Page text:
No More Monthly Mexican PEMEX Gasoline Price Increases for 2015

Jan. 2015 Update for 2015 PEMEX Prices
The Mexico Daily News has reported that:
“The finance secretariat advised in a prepared statement that prices now in effect — the December prices plus 1.9% — would be maintained throughout the year.     The news release also confirmed that the new prices are actually maximums — individual Pemex franchises will have the freedom to adjust their prices downwards to be more competitive if they wish.

Liquid propane also went up 1.9% yesterday, and that price as well will not be subject to any change in 2015.

Finance officials also made it clear that the price hike is less than the anticipated rate of inflation — 3% to 4% — for the coming year, thereby reducing the cost of fuel in real terms.

– See more at: http://mexiconewsdaily.com/news/yesterdays-gas-hike-1-9/?utm_source=newsletter&utm_medium=email&utm_content=FULL+STORY&utm_campaign=Email+Jan.+3#sthash.1q1ULzln.dpuf

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YucaLandia/Surviving Yucatan. ©Steven M. Fry

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10 Responses to No More Monthly Mexican PEMEX Gasoline Price Increases for 2015

  1. Hana says:

    How to stave off a revolution as long as oil prices are plummeting.

  2. Algis says:

    Since I just flew in yesterday…what is now the equivalent price of a GALLON of
    Verde ???

  3. Jacobo says:

    Mexican gasoline is approximately $3.50 a gallon. Texas is now $2.50. What a hell of a deal not increasing the price this year. About 35% of Mexico’s government spending comes from PEMEX. If the price stays at $40 for a couple of years, look out below. Not cool with production down 30% and the price halved since Calderon. And, no increase in production in sight with oil in the 40’s. However, there is one way to bail out this short fall, devaluation. Remember Lopez Portillo?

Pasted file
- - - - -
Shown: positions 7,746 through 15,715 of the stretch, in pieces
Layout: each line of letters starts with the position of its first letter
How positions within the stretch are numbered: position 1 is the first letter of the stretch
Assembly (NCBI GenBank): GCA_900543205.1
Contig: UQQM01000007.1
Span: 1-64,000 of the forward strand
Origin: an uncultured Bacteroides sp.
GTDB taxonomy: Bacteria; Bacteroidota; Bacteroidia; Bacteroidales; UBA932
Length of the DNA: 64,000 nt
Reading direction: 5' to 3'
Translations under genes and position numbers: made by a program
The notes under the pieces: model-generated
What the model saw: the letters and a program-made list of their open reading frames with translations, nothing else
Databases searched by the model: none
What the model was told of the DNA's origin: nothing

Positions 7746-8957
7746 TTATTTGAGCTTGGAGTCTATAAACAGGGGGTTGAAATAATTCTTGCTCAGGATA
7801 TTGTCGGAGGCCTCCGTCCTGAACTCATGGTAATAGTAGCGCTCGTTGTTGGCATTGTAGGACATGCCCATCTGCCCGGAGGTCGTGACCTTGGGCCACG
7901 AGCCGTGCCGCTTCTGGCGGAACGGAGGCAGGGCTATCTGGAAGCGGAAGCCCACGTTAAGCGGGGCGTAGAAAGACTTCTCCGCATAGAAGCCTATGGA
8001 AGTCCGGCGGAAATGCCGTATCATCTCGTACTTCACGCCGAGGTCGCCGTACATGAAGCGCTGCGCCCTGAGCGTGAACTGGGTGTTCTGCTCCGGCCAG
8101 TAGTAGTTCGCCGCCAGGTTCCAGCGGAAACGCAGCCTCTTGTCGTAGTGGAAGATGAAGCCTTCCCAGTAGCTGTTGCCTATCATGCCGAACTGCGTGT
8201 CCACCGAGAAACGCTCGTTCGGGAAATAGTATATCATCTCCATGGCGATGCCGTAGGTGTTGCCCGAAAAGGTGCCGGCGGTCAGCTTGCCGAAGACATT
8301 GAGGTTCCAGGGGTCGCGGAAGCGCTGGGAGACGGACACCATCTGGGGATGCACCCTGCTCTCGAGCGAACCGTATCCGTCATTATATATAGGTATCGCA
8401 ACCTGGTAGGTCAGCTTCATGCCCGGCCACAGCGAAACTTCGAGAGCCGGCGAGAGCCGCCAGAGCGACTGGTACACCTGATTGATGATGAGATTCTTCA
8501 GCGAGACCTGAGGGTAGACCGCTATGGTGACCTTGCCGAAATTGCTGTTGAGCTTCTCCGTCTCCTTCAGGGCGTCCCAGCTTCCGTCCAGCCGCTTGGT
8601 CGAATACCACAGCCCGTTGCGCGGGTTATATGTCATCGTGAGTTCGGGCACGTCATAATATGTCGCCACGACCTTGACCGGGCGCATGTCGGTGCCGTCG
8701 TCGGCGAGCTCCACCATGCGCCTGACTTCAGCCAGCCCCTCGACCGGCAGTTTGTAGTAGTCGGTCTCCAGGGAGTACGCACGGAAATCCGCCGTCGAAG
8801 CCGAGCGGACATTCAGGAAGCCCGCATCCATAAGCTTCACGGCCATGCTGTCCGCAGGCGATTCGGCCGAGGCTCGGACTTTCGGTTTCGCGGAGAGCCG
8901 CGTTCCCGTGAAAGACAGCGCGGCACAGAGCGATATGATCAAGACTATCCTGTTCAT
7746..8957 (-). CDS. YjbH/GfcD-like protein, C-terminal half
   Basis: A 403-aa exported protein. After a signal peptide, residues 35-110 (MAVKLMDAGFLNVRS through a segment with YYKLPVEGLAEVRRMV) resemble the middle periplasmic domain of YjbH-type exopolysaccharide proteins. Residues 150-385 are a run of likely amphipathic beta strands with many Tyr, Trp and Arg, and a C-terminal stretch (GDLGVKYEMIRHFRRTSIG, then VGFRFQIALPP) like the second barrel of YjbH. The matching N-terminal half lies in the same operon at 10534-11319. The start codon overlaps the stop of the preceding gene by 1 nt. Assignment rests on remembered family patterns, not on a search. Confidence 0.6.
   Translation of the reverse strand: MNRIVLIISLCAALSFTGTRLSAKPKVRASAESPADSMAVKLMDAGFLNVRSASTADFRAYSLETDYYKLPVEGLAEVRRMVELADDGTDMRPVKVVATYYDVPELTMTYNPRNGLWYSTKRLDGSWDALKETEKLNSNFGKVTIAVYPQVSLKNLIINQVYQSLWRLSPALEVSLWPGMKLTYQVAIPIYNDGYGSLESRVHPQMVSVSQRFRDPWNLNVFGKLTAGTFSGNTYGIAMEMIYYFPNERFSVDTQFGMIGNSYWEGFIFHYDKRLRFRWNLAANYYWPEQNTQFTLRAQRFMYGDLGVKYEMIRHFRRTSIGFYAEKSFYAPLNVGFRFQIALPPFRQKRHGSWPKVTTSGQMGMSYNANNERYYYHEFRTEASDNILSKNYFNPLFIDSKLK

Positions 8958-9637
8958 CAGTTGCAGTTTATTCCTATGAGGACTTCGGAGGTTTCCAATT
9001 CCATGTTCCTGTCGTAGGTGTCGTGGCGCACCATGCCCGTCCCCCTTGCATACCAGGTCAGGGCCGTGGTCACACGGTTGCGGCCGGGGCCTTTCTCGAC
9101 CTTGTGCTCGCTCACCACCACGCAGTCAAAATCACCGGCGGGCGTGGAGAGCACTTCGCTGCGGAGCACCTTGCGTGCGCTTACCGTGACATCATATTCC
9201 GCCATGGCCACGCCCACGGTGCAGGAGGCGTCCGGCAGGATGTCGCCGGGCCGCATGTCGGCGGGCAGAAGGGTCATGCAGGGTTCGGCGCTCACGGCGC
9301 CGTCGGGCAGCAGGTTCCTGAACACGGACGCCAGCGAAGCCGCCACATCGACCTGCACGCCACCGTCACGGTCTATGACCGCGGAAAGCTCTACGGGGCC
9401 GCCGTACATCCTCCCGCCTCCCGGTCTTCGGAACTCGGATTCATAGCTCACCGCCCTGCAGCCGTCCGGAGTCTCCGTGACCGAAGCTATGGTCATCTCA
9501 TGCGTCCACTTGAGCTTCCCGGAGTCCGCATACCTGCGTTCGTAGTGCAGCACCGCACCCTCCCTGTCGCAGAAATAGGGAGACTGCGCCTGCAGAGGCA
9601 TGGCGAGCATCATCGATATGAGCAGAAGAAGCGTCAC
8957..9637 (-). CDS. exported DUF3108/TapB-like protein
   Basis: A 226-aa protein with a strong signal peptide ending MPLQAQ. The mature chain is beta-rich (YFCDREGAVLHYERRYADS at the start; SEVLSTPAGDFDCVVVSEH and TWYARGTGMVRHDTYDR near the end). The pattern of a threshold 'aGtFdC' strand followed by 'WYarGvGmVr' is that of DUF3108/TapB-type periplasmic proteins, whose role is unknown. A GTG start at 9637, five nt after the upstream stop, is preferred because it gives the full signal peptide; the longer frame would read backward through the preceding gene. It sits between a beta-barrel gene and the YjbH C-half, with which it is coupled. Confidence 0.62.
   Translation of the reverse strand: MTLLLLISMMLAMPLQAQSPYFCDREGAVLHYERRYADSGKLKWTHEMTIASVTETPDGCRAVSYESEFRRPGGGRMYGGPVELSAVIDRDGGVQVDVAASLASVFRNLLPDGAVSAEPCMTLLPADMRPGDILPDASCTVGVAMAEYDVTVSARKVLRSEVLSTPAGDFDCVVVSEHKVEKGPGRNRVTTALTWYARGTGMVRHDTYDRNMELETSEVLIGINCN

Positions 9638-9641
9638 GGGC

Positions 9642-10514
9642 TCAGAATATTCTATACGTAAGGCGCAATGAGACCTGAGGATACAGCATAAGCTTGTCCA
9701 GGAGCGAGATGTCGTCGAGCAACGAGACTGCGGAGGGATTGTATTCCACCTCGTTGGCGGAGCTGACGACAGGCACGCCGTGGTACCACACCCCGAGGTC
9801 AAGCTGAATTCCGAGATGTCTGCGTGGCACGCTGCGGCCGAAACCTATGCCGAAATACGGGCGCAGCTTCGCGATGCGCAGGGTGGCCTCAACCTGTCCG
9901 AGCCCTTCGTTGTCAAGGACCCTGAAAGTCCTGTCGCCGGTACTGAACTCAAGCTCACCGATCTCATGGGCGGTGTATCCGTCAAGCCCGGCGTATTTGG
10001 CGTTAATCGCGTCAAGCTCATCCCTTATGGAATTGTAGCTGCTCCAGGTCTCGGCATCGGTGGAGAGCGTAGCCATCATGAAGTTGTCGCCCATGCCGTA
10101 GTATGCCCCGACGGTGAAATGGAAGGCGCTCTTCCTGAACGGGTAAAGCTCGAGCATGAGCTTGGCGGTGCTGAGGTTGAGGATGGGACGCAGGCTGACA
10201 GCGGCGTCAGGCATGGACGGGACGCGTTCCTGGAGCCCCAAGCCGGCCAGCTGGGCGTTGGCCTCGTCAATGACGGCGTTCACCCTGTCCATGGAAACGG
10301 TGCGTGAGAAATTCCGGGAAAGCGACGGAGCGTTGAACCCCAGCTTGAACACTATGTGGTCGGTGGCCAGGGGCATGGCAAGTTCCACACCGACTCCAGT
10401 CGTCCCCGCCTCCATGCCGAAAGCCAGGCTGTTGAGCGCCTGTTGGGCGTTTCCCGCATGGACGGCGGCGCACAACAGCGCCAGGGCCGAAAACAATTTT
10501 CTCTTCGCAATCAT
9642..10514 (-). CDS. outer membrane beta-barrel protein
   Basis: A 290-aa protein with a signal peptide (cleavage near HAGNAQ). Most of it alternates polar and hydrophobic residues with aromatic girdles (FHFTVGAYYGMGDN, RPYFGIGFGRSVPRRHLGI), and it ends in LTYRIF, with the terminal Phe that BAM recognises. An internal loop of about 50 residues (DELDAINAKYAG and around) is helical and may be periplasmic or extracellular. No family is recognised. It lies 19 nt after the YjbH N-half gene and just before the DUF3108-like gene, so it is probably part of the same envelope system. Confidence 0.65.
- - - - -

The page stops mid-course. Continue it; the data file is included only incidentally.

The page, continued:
• yucalandia says:

      Hi jacobo,
      Sorry to hear gas prices are so high ($2.50) in Texas.

      Colorado’s prices were between $1.55 and $1.73 a gallon when we bought gas in Fort Collins and Loveland this past week.

      Why do you think that Texas oil/gas men are charging 60% more per gallon than Colorado folks?

      Some sort of price gouging by the Texas big boys?

      The Mexican government has set their government spending to match $79 a barrel for oil, so Mexico had big oil $$ surpluses/gains since 2007.

      The Bush/Cheney policy caused fiscal crisis kept both the Mexican economy and the Mexican Bolsa perking along, and the Bush/Cheney Crash kept the Mexican Government solvent – with only small govt. debts, as the Bush/Cheney bailed out their banking and industry buddies to the tune of nearly $2 Trillion in fresh US govt. debt
      – with a peak of $1.7 Trillion of annual US deficit Bush/Cheney bailout and Iraq/Afgan war spending .

      => Bush/Cheney conservative big deficit policies keeping the MXN peso strong.

      Now that we’ve had our US deficit down at 3X lower levels ( $0.5 Trillion ) a year, the US Dollar has strengthened – and confidence in the US economy is the best in the world – stronger than Europe/Germany or Japan or China.

      Fun stuff when we track facts,
      steve

    • yucalandia says:

      Hi jacobo,
      My buddies in the Texas oil patch are saying that most Texas oil barons are losing money at any price below $60 a barrel – as proven by the Texas oil companies cutting back their contracts and business with oil-field trucking and other oil-field support industries this past month.